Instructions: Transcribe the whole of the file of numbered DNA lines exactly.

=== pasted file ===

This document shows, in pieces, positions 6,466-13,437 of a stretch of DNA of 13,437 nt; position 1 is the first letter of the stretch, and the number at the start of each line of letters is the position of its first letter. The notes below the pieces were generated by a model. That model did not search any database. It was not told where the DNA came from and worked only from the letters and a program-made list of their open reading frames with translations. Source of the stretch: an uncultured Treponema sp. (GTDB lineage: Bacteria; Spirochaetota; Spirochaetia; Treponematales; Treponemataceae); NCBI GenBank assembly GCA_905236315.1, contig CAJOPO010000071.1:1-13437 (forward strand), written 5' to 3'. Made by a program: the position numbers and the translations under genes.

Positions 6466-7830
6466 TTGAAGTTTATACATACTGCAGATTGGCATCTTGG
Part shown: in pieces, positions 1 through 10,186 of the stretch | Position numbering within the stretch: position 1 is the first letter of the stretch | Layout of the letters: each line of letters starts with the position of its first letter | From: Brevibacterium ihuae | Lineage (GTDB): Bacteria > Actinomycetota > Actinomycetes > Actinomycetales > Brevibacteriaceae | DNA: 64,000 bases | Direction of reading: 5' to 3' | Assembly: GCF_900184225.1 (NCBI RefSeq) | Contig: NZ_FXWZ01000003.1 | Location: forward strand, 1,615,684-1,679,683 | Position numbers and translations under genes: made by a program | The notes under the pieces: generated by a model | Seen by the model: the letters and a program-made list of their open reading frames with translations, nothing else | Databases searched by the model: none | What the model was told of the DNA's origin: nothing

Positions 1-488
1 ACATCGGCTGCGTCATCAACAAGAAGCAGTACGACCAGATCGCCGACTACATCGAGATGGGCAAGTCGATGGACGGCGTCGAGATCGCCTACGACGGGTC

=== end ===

This document shows, in pieces, positions 6,466-13,437 of a stretch of DNA of 13,437 nt; position 1 is the first letter of the stretch, and the number at the start of each line of letters is the position of its first letter. The notes below the pieces were generated by a model. That model did not search any database. It was not told where the DNA came from and worked only from the letters and a program-made list of their open reading frames with translations. Source of the stretch: an uncultured Treponema sp. (GTDB lineage: Bacteria; Spirochaetota; Spirochaetia; Treponematales; Treponemataceae); NCBI GenBank assembly GCA_905236315.1, contig CAJOPO010000071.1:1-13437 (forward strand), written 5' to 3'. Made by a program: the position numbers and the translations under genes.

Positions 6466-7830
6466 TTGAAGTTTATACATACTGCAGATTGGCATCTTGG
Part shown: in pieces, positions 1 through 10,186 of the stretch | Position numbering within the stretch: position 1 is the first letter of the stretch | Layout of the letters: each line of letters starts with the position of its first letter | From: Brevibacterium ihuae | Lineage (GTDB): Bacteria > Actinomycetota > Actinomycetes > Actinomycetales > Brevibacteriaceae | DNA: 64,000 bases | Direction of reading: 5' to 3' | Assembly: GCF_900184225.1 (NCBI RefSeq) | Contig: NZ_FXWZ01000003.1 | Location: forward strand, 1,615,684-1,679,683 | Position numbers and translations under genes: made by a program | The notes under the pieces: generated by a model | Seen by the model: the letters and a program-made list of their open reading frames with translations, nothing else | Databases searched by the model: none | What the model was told of the DNA's origin: nothing

Positions 1-488
1 ACATCGGCTGCGTCATCAACAAGAAGCAGTACGACCAGATCGCCGACTACATCGAGATGGGCAAGTCGATGGACGGCGTCGAGATCGCCTACGACGGGTC